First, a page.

yield self[i];
        }
    }
}

as || could become optional in that case. And when the body of a function is only a coroutine it would allow a sugar like:

coro fn iter(&'a self) -> impl Iterator<T> + 'a {
    let mut i = 0;
    while i < self.len() {
        yield self[i];
    }
}

Now I’m a bit disatisfied about the idea of encoding async/await as a combination of functions and macros above generators. I would like so much all monadic types benefit from the same sugar. It is still unclear to me if we could allow something as powerfull as F# computation expressions without relying on pure source transformation.


#12

I think we need to support efficient iterator nesting. An interesting approach is described in this paper from Spec#, in section titled Translation of nested iterators. This approach allow nested iterators to perform in linear time. ¿are you considered this approach?


#13

@burakumin: I think the absence of parentheses is no intended there, wrt. the the coro (or similar) keyword I think that it is neither good nor bad, but I’m not so biggest fans for the “more readable” variants you provided. For one think I’m not the biggest fan of unesseasry special cases like dropping the || in the case where there are no parameters to the coro (coro {...} instead of coro || {...}) it’s just not worth the 2 less characters to type. Also I prefere to have nothing in a function signature which is not part of the actual signature, this include some struct destructing in the parameter list, the mut in (...,mut foo: Bar,... and your coro function prefix. (Through I still use the mut in the end :wink:). While this is just a very subjective preference, the main reason against it is, that yield is already a reserved keyword, while coro isn’t (and using yield there also seems suboptimal)


#14

TL;DR: nested loop/coro optimazation: yes! But as a implementation detail

@gabomgp I don’t think it is necessary to include any langue/API elements for this, in many cases (assuming -> impl FnMut() -> CoResult<...> can be used) it is possible for the compiler to have all necessary information and freedoms to do any necessary optimization.

Through it is true that e.g. in following case:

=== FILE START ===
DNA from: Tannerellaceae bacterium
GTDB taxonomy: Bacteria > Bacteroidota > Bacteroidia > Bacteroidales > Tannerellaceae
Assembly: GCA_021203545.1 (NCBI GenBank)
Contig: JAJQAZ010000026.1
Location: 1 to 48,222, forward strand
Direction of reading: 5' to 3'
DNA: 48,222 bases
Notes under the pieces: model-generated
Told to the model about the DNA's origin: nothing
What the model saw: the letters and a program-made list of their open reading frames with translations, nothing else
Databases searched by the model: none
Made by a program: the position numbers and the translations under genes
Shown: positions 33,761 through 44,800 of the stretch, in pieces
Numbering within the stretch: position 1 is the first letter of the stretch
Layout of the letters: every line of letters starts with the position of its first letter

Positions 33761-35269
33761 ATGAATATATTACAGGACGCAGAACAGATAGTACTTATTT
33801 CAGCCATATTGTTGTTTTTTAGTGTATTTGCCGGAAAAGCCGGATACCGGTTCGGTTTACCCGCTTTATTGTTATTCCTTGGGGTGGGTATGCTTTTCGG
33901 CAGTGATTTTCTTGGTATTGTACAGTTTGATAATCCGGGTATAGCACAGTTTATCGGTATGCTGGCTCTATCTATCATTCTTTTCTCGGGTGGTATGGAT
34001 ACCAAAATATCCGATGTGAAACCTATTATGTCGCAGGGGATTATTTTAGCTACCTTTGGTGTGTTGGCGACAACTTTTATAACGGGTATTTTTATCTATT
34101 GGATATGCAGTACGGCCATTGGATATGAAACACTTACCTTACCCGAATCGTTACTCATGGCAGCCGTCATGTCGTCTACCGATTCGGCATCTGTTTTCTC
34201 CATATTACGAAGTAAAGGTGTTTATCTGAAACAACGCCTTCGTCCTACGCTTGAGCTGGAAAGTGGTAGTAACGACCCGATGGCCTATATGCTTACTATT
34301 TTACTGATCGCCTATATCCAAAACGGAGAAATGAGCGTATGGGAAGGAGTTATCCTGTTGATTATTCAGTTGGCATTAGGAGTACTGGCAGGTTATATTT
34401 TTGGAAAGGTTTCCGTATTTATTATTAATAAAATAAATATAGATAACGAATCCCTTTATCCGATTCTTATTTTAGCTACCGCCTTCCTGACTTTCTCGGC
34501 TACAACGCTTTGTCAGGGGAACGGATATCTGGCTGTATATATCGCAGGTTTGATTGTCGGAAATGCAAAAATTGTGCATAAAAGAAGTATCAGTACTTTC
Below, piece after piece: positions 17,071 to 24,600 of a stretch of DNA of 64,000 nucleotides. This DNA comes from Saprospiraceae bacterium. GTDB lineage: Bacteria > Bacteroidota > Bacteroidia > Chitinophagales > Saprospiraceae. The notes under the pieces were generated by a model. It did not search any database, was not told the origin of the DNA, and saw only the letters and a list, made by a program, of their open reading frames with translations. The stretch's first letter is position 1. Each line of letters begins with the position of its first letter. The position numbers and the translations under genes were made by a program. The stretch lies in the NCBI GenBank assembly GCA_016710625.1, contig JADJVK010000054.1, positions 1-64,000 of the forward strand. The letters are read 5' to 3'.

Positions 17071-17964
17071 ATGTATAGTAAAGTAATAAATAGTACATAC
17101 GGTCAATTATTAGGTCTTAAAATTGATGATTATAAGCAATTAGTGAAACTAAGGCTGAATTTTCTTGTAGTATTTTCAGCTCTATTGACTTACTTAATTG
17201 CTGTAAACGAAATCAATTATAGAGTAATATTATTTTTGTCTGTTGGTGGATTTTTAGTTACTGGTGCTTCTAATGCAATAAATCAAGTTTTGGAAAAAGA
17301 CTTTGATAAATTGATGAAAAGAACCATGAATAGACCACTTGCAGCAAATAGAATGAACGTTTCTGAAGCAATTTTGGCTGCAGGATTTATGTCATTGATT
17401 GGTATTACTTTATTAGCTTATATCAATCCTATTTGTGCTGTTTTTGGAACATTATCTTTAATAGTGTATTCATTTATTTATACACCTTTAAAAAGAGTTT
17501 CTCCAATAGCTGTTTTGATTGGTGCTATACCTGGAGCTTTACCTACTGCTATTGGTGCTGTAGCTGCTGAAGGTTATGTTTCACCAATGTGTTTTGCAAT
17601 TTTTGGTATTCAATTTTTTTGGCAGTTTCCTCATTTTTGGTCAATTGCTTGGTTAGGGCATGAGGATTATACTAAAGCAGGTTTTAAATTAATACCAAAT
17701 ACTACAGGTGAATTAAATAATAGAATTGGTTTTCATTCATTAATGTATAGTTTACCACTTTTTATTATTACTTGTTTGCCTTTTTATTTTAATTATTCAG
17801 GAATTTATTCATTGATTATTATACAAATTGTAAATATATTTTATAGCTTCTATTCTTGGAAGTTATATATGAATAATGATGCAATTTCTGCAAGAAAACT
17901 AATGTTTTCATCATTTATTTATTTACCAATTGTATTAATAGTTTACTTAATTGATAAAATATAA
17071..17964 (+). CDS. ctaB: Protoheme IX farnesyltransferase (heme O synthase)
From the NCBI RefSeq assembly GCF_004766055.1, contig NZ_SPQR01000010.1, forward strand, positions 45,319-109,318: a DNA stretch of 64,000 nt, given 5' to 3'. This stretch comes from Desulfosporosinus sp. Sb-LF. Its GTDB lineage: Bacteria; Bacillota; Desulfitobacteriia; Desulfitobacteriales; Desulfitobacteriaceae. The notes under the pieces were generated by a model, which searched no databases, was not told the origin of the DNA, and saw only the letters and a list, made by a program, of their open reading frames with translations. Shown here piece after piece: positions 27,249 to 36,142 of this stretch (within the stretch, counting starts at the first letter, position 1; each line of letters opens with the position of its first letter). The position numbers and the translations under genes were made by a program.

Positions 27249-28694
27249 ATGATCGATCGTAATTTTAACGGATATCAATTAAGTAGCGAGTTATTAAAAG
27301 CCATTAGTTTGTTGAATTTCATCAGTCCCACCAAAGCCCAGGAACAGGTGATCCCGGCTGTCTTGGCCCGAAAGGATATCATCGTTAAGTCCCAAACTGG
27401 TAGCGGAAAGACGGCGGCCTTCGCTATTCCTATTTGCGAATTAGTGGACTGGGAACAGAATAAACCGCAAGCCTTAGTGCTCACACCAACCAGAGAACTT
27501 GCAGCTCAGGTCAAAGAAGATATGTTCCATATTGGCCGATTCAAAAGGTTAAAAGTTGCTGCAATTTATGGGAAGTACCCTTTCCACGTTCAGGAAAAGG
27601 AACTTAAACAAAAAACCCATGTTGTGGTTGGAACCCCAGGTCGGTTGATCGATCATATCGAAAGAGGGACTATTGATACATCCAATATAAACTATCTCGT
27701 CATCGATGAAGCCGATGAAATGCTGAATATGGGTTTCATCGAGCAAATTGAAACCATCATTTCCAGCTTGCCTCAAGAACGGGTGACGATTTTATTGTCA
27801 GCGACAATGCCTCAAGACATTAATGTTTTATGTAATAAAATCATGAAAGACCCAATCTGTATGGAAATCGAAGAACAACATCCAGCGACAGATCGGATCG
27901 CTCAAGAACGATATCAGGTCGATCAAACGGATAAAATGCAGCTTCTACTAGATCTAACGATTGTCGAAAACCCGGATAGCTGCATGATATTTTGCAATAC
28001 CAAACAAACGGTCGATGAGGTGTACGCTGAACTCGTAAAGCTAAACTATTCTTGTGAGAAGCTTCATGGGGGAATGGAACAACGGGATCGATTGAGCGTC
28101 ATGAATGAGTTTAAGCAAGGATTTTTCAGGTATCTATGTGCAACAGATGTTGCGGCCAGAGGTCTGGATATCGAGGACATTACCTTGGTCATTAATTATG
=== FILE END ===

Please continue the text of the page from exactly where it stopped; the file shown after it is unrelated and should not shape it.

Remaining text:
|| {
    let another_coro = some_how();
    for e in another_coro {
        yield e;
    }
}

it might nice to have some additional optimazation, it should be possible to do so with a MIR pass which detects such yield from patterns and transforms the code accordingly. Through yes, it might not necessary be supper easy to detect such patterns, so to give the compiler a hint and for usage convinience a yield_from!(coro) macro could be introduced, which is defined to be semantically equivalent to the while let loop from the RFC (not depending on the Iterator adapter). Note that this might need a bit of extra work wrt. to cases which include some “wrapping” similar to the await! example.

E.g. (not I rarely write macros, so there might be some error in it)

macro_rules! yield_from {
    ($coro:expr) => {
        let hoisted_coro = $coro;
        while let CoResult::Yield(e) = (hoisted_coro)() {
            yield e;
        }
    }
}

//... in a function or similar
|| {
    // normal use, compiler get a hint for optimization
   let some_coro = get_it();
   yield_from!(some_coro);
}

#15

@vadimcn: I wonder about a implementation detail wrt. hoisted variables. If I’m not mistaken for a variable being hoisted can mean it’s living on the heap. Now when a coro is continued, will the variable be used from there, moved back ontop of the stack or a mixture of this? Both seems to make sense(1) depending on the actual coror and I’m not sure if we can rely on LLVM to optimize this correctly.

(1): just another function call before the next yield -> stais where it is (heap?), more complex coro -> gets back on the stack


#16

I through it could make sense to post might notes about borrow over yield:

  1. borrows to a possible hoisted variable can’t be allowed
    • hoisted value are moved, so their memory position can change
  2. borrows which lifetime “outlifes”(>=) the corutines lifetime are ok
    • else &'static str would not be allowed
    • they clearly can’t be hoisted in this corutine
  3. technically a &T based on a hoisted Box<T> can be done
    • because it does not point to the (stack) memory of Box<T>, but to memory this memory points to/owns
    • basically this works for most smart pointers and handles
    • but we can’t allow this: rust is defined through the interfaces, not their implementation
      • basically we can’t really on how Deref is implemented for Box/Rc and so on
    • to allow this we have to have a way to tell the compiler that’s ok
      • this would be another feature, possible another RFC
      • it can be done by somehow “tagging” methods returning a reference (or their lifetime)
        • which would include Box so we can just box values where references across yield is needed
        • but it also would work with all kind of custom smart pointers Rc's etc.
        • other mainly unsafe code could also profit from having a non-stack borrow guarantee
        • this might be more generalizable to not just non-stack but also borrows which “just live long enough”
      • or we could make this a property of the Box lang item
        • so if we want borrows to life cross yield we have to Box what we borrow
        • less flexible than the first method but also less complex
      • in both cases extra care might have to be taken wrt. returning such borrows

#17

No, just a typo. Invocations should use parens, of course.


@gabomgp, @naicode: I think optimization of nested iterators should be done by the compiler. We might not even have to do anything special, because inlining passes should take care of tight inner loops over nested iterators.

The hoisted variables live in the coroutine environment struct, just like captured vars of regular closures do. The environment itself may end up on the heap, but coroutine code doesn’t need to worry about that, it will always access them through the self pointer.


#18

Submitted this to rfcs.

Thanks for you comments and suggestions!